It was early 1986 and almost everyone I knew was desperate to see Rocky IV. The trailer looked amazing – this time, Balboa was taking on a Russian behemoth and every punch sounded like a nuclear missile exploding. In a post-Star Wars playground, expectation was high, but we had a long wait until the UK release date. I’d already watched a clip on Film 86 – a moody montage edited to ‘No Easy Way Out’ by Robert Tepper. I was hyped.
Then a classmate – let’s call him John, because that’s his name – mentioned he had a VHS copy at his house. He delivered this in such a laid-back fashion, that we didn’t quite believe him. Rocky IV right? Not III or II?
No, he assured us, it was the real deal – he’d already watched it. His uncle was a very good man to know and could get hold of pirate videos. Me and two mates rolled up to John’s house one weekend, ready to see The Italian Stallion, Apollo Creed and Ivan Drago in action and took our places on the settee.
“Oh, it’s not there,” he said. “I’ve got the cover, though.”
He showed us the tape box, which did indeed have ‘Rocky 4’ written in biro down the spine.
“We could watch this instead,” he said, holding up another box: Zombies: Dawn of the Dead.
It was a crushing letdown. Our hearts had been set on Stallone, and we’d been left with some ropey-looking video nasty. Then we started watching, and it was incredible. I can remember the tense opening scenes as Ken Foree’s SWAT team enter a tenement block where people have been hiding their dead from the authorities. It’s bedlam. A woman embraces an undead loved one, and has a chunk of her neck bitten off. Someone’s head explodes with a shotgun blast. Down in the basement, zombies ﬁght for scraps of human ﬂesh. It was like nothing I’d ever seen.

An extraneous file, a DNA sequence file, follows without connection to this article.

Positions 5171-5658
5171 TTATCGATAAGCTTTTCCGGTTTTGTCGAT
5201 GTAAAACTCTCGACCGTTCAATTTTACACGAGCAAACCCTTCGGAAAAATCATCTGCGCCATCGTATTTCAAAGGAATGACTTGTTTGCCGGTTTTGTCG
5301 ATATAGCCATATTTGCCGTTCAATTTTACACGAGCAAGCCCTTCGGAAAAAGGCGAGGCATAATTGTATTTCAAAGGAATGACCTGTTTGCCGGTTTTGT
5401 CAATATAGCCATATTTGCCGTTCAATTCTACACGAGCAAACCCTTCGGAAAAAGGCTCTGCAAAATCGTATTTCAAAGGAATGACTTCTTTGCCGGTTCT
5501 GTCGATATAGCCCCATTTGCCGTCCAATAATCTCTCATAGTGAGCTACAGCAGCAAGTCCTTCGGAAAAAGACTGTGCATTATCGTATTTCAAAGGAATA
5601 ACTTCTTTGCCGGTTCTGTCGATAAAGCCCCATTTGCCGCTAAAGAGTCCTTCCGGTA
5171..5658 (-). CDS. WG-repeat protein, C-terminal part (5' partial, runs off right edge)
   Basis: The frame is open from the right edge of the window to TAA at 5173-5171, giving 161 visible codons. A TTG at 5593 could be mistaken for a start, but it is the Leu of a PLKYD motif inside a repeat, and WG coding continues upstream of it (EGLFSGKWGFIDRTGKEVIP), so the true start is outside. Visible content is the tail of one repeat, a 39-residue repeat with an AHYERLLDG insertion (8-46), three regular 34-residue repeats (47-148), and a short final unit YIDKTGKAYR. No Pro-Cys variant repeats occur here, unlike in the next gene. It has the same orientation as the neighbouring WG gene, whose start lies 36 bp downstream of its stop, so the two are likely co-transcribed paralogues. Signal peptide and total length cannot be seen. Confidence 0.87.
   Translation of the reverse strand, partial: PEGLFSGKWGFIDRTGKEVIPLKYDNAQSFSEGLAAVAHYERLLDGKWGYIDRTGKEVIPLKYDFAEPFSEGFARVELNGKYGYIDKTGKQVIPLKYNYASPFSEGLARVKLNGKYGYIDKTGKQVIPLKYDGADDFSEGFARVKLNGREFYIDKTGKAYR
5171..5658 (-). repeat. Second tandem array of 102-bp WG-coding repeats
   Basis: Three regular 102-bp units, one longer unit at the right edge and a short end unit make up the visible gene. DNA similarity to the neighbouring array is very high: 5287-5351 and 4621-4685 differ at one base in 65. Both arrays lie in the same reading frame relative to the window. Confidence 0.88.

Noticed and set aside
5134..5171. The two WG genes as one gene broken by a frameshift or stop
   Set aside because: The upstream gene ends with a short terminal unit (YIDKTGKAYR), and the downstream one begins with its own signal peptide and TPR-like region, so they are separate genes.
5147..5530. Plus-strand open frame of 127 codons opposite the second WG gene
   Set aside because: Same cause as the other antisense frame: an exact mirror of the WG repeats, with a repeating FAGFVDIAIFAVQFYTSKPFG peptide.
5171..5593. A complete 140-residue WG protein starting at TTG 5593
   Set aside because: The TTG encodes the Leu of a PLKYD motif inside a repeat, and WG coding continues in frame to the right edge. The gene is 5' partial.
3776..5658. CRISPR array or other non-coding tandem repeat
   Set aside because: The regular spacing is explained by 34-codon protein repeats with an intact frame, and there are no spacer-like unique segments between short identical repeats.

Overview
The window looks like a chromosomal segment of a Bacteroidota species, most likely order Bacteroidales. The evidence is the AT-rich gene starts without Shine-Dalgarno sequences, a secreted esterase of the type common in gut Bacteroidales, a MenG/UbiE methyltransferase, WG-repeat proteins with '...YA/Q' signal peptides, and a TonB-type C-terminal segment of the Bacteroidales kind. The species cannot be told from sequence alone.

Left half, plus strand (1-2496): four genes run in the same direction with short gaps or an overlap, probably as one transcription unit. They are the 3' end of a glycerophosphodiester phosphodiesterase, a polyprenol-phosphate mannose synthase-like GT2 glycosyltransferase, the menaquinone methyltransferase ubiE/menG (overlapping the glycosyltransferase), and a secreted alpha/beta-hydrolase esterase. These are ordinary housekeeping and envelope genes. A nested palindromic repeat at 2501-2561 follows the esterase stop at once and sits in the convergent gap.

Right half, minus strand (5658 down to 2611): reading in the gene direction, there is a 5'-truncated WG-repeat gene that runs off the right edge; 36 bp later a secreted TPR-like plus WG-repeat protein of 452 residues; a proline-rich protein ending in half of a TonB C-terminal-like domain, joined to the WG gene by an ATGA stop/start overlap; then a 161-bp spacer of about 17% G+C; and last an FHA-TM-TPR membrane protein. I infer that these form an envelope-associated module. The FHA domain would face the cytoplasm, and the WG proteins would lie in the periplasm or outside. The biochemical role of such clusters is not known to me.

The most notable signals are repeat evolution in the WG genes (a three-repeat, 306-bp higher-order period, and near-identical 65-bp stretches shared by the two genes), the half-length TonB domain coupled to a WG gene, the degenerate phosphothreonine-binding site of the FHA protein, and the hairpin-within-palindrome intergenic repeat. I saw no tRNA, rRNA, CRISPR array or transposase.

We didn’t get through the whole ﬁlm. I was let down by the weak attention spans of my classmates, who wanted to go off and explore John’s dad’s magazine collection. Then I went home and was off school with the ﬂu for a week. The bits of Dawn of the Dead I’d managed to see made their way into my fevered brain and have been there ever since.
It was a couple of years before I tracked it down. A pirate third or fourth generation VHS copy bought by mail order. I closed my curtains one Saturday afternoon and watched it in his entirety. It was brilliant. It had a vibe all of it’s own, an otherness. It was clearly done on a budget, yet the surreal combination of the zombie-occupied shopping mall setting and Tom Savini’s grisly special effects elevated it to another level altogether.
Dawn (and Night of the Living Dead, released a decade previously) established the basic rules of the modern zombie ﬁlm from which every other movie is a variation. And it’s a sub-genre that shows no signs of abating. Much like the vampire movie, it’s one that’s open to endless reinterpretation and reinvention, and one I’m very much there for.